Alexander Speaks Out
The Tennessee senator contended that the academy's lack of intellectual diversity is hampering efforts for sustainable public funding."When I go to talk to people about funding for higher education," he noted,"the single biggest pushback I get is from elected representatives who think that higher education is too one-sided."
Even those not concerned with the current state of staffing patterns in the academy might wonder whether the self-interest of the professoriate might be better served by making a token effort at greater pedagogical and intellectual diversity among the faculty.
comments powered by Disqus
Hiram Hover - 12/13/2005
No, Mr. Lederer: the point is that those who don't accept these criticisms on their merits ought not to make "token" concessions to them on the grounds of self-interest--which is what I understood KC to be suggesting. But I think perhaps you understood that.
John H. Lederer - 12/12/2005
So..one ought refuse to do what you implicitly suggest might be right because of the fear that it would result in demands that one do what is wrong?
Hiram Hover - 12/12/2005
For those on the right, complaints about "liberal bias" in the academy are now so reflexive--and so convenient--that it would take a great deal more than a "token effort" to silence them. My strong suspicious is that such an effort would just be met with escalating demands, which would be difficult to resist, since the initial "token" effort in essence conceded the justice of the underlying complaint.
Rebecca Anne Goetz - 12/12/2005
Inside Higher Ed also covered this, but makes it sound like Alexander was addressing ideological diversity, which of course is different from intellectual diversity (however one might define that) and pedagogical diversity (by which, K.C., I'm assuming you mean teaching, say, for us historian folk, a variety of methodologies for teaching history). From Inside Higher Ed:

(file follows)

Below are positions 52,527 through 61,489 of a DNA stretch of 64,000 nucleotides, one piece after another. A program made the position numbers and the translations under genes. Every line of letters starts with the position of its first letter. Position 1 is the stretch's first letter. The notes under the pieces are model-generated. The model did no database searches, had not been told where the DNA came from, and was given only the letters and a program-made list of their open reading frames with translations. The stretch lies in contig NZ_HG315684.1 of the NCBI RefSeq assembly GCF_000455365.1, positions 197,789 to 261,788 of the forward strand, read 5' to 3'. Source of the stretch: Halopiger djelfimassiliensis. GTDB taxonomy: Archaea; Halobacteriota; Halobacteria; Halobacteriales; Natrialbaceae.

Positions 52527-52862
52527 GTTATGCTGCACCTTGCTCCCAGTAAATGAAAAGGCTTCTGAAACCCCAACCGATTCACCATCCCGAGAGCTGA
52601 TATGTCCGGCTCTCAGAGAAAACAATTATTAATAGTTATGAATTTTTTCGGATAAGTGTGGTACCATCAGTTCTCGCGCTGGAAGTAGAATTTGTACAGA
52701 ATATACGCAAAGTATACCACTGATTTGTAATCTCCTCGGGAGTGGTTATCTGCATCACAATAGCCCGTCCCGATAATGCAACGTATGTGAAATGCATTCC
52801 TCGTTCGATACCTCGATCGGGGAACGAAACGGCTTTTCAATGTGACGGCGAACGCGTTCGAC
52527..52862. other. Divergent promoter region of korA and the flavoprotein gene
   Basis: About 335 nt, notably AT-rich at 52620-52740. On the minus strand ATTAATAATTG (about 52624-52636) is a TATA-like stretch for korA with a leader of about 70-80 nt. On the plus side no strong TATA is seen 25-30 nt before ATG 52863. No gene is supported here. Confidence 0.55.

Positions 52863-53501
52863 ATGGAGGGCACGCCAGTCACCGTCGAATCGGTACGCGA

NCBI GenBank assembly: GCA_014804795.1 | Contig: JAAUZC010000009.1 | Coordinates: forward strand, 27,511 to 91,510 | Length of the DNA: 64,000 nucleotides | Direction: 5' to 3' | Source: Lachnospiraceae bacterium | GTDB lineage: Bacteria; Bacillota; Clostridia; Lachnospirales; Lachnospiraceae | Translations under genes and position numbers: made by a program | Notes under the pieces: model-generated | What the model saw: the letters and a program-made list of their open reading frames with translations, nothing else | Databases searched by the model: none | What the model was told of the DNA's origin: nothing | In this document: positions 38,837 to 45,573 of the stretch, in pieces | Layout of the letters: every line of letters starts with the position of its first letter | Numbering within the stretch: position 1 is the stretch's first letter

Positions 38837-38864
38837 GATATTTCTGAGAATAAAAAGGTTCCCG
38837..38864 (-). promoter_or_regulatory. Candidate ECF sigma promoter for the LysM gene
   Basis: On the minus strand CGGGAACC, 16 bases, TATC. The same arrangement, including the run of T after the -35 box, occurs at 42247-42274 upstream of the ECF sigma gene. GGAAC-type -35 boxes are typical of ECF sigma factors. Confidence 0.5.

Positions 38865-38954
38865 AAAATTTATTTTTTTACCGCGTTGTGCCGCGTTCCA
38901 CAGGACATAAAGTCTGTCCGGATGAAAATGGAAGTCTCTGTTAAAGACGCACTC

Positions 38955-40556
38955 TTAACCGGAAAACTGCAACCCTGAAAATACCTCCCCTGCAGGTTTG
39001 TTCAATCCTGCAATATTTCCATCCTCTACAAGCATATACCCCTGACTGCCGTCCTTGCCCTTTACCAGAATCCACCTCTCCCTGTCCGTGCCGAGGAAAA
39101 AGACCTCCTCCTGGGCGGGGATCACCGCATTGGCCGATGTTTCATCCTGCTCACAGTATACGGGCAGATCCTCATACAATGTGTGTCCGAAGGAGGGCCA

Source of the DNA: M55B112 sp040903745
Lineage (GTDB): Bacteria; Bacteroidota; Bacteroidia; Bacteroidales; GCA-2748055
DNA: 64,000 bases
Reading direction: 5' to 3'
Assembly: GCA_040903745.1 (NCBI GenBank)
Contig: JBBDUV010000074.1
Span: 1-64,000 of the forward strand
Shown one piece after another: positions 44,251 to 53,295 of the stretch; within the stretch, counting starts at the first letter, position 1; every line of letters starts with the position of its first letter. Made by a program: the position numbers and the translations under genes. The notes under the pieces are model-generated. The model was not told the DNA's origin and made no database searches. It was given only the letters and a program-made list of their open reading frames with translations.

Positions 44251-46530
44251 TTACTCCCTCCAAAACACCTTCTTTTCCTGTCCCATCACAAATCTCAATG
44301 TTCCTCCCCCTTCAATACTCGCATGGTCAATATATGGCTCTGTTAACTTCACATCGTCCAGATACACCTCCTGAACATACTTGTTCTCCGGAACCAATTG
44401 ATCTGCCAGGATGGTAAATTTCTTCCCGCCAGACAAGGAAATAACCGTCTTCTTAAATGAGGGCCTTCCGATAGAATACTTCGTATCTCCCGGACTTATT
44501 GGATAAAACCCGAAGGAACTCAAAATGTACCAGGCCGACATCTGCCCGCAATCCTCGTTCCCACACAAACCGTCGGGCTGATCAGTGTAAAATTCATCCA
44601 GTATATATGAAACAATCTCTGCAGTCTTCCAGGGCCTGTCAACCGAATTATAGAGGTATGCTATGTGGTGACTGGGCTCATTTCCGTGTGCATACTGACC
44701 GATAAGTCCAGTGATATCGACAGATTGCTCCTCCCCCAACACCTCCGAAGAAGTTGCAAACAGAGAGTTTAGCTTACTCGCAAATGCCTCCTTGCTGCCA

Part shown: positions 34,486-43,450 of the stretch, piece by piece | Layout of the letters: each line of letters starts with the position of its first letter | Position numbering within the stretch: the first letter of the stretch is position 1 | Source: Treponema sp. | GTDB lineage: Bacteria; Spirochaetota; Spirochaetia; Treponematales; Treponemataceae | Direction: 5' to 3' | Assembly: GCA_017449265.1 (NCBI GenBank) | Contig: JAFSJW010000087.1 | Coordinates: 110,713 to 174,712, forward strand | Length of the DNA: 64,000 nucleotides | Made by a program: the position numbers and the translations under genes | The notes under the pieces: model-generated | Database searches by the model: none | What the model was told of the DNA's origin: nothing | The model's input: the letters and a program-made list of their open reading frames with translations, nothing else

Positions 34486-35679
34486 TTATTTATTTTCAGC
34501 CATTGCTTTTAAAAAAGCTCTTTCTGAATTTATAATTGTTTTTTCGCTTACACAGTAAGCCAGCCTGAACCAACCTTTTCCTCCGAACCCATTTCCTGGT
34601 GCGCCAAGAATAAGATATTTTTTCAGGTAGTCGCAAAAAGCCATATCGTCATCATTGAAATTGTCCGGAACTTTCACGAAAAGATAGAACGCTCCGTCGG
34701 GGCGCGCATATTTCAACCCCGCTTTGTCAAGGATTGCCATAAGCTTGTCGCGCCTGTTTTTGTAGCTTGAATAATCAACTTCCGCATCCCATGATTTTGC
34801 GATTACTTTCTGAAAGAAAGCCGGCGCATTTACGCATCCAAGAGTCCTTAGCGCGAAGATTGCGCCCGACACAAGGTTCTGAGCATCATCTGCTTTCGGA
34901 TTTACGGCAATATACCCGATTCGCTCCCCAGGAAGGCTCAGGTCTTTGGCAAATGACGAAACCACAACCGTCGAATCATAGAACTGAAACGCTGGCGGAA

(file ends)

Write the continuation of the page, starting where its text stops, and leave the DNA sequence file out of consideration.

But several commission members said that they were surprised (and somewhat dismayed) that the senator had included among his top six priorities for the commission that it seek to rein in the “growing political one-sidedness” and “absence of true diversity of opinion” on most campuses, which he called “the greatest threat to broader public support and funding for higher education.”
“There is more to this charge of one-sidedness than the academic community would like to admit,” Alexander said. “How many conservative speakers are invited to deliver commencement addresses? How many colleges require courses in U.S. history? How many even teach Western Civilization? How many bright, young faculty members are discouraged to earn dissertations in the failure of bilingual education or on the virtues of vouchers or charter schools?"
Somehow I was unaware that teaching U.S. history is a conservative thing to do.
It sounds like Alexander implied that we need a political litmus test in faculty hiring decisions in order to ensure broad public support for higher education. I find that problematic on all sorts of levels.
- WWII Atomic Bomb Project Had More Than 1,500 “Leaks”
- Neanderthal 'Art' Found In Cave Sheds Surprising New Light On Ancient Intelligence
- Midterm Election Mind-Reading: The Market Tends to Win
- Proof surfaces for affair between Queen Victoria and her male assistant
- Could humans cause another Paleocene-Eocene Thermal Maximum?
- Pro-Israel website chides Middle East Studies professors, claiming they’re apologists for Hamas
- UCLA Economist, Known as Railroad Historian, Dies at 89
- David Rosand, an Art History Scholar Whose Heart Was in Venice, Dies at 75
- NYT interviews Rick Perlstein about his book